Boss Jose Mourinho has defended striker Didier Drogba, whose comments may threaten more controversy for Chelsea.
Drogba admitted he had handled the ball in scoring
Drogba quickly retracted an admission to the BBC that he dived to fool referees, and admitted using his hands in scoring against Manchester City.
Mourinho said: "Sometimes he is a player who doesn't get what he deserves, Drogba is a fighter."
An FA spokesman told BBC Sport that no decision had been made on whether Drogba will face charges.
Drogba has attracted criticism this season amid accusations of feigning injury to try to get players booked or sent off.
The issue surfaced again at the weekend when Drogba went down clutching his eye after being caught by City defender Richard Dunne.
But Mourinho added: "It was a big thing, it was a very strong finger in the eye which was completely full of blood.
"I am happy with Drogba. Players are not just about the skilful and beautiful ones who play for the stands.
"He's the kind of player I would say 'with you I could go to every war.' He is a very important player to us."
Manchester City players were incensed when referee Rob Styles failed to spot Drogba's handball in scoring his second goal of the game at Stamford Bridge.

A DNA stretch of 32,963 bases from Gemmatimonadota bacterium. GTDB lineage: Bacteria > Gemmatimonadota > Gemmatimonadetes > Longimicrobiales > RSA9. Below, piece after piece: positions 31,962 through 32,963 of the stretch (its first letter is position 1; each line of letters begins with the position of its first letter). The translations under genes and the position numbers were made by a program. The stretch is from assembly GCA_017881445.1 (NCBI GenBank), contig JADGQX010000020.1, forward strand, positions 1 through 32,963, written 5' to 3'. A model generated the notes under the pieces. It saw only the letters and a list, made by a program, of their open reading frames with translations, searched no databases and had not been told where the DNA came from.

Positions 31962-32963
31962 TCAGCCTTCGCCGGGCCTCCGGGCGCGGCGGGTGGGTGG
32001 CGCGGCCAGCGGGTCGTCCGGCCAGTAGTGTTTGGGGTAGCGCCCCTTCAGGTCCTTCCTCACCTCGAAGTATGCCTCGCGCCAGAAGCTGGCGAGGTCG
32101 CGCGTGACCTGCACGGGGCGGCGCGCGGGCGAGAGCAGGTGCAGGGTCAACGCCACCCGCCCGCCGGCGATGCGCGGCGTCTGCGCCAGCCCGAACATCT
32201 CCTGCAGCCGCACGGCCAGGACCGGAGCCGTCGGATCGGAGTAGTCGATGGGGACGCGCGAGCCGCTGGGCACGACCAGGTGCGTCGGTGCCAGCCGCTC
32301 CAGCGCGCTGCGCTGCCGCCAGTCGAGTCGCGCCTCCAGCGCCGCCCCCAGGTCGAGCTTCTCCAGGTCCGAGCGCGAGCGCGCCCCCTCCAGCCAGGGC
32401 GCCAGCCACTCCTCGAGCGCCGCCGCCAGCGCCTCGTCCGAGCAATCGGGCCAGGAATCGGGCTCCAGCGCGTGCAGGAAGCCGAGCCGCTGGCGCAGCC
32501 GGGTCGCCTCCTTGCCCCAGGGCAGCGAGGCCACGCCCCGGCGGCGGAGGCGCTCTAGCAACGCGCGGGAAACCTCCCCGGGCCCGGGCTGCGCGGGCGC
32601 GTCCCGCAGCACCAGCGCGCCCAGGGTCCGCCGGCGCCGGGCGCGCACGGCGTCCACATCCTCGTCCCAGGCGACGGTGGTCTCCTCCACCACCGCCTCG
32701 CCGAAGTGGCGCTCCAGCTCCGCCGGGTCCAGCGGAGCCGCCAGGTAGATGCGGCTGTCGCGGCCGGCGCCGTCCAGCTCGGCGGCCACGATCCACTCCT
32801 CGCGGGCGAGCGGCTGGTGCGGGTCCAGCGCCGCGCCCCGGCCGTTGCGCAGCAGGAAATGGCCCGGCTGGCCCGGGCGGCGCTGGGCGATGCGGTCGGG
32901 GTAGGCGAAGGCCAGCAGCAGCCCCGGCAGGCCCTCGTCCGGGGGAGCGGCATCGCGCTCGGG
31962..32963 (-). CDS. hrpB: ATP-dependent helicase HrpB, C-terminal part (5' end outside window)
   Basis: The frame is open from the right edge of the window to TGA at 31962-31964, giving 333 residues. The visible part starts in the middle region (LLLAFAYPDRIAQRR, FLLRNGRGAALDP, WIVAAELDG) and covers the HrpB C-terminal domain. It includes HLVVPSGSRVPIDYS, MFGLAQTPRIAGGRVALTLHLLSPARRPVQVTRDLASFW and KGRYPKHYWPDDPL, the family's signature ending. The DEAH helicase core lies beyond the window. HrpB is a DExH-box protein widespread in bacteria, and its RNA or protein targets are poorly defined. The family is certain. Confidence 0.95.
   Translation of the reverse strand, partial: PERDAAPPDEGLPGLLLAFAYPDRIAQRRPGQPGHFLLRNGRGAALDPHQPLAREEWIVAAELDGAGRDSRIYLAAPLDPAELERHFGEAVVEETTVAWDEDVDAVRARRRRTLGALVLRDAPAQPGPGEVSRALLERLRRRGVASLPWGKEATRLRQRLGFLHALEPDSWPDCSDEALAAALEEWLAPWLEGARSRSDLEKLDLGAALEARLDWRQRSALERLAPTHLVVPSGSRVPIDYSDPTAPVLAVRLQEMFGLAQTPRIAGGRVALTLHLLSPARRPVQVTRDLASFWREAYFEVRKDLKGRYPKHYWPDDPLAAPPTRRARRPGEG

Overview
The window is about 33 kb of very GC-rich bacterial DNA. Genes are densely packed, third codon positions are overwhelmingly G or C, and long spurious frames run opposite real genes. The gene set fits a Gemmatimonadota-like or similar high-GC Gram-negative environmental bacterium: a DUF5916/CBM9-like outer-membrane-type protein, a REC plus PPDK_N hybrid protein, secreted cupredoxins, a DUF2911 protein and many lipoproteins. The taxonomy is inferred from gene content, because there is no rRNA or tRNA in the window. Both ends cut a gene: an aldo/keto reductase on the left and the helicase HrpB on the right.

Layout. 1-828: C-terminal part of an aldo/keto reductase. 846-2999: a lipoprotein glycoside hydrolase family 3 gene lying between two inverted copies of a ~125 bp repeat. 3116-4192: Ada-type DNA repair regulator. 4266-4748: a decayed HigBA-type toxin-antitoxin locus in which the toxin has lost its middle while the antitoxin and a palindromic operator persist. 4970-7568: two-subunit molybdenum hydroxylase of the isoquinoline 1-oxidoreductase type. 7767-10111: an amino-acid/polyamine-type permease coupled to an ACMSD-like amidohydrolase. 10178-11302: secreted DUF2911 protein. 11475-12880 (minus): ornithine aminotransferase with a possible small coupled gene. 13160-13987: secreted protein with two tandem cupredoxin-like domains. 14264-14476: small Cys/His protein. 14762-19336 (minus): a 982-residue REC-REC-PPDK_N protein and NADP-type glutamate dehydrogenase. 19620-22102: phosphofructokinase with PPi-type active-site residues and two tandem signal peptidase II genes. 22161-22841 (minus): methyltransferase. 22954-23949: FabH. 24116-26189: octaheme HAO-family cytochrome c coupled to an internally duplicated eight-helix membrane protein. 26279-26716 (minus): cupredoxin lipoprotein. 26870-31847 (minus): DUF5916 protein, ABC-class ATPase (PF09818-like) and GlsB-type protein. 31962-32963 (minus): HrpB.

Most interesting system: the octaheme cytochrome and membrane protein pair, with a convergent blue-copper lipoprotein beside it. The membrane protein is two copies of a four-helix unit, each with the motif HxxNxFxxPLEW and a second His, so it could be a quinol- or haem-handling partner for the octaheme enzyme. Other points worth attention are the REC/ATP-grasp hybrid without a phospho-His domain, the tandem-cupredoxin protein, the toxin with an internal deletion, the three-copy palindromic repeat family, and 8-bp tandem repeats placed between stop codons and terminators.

After the match Drogba admitted he had handled the ball and initially admitted to sometimes diving - before immediately retracting his claim.
"Sometimes I dive, sometimes I stand," he told the BBC, before adding: "No, I don't dive."
The Ivory Coast hitman was booed by Blues' fans after he went down under Dunne's challenge and he now says he is confused by the supporters' reaction.
"Here, I don't know why I was booed?" Drogba said. "I can understand if they are unhappy when I don't play well.
"Wherever I play I always give everything for my team, and I always have a lot of respect for my shirt and my club."
Of the handball, he added: "I handled it but this is part of the game.
"I try to score and if the referee sees the handball there is a restart. He didn't see it, so for me it is part of the game."
Chelsea are currently facing two charges of failing to control their players, following incidents at West Bromwich Albion and Fulham.
Meanwhile, players' union chief Gordon Taylor has advised Drogba to change his approach to avoid letting his talent be overshadowed by his behaviour.
Professional Footballers' Association chief executive Taylor said: "He is a talented striker but it diminishes the quality of his game by what he's doing.
"It's down to the individual. They know what they're doing and they have to live with themselves."
Referees spokesman Keith Hackett has added his weight to the debate by calling on players to stop conning officials and risk tarnishing football.
Hackett, head of the Professional Game Match Officials Board, denied the problem of diving was a tactic imported by foreign players.
He said: "There's no doubt a relatively small number are tarnishing the game and it's wrong to assume it's just the foreign players.
"We're making a plea to players to stop doing it, and for managers to instruct their players."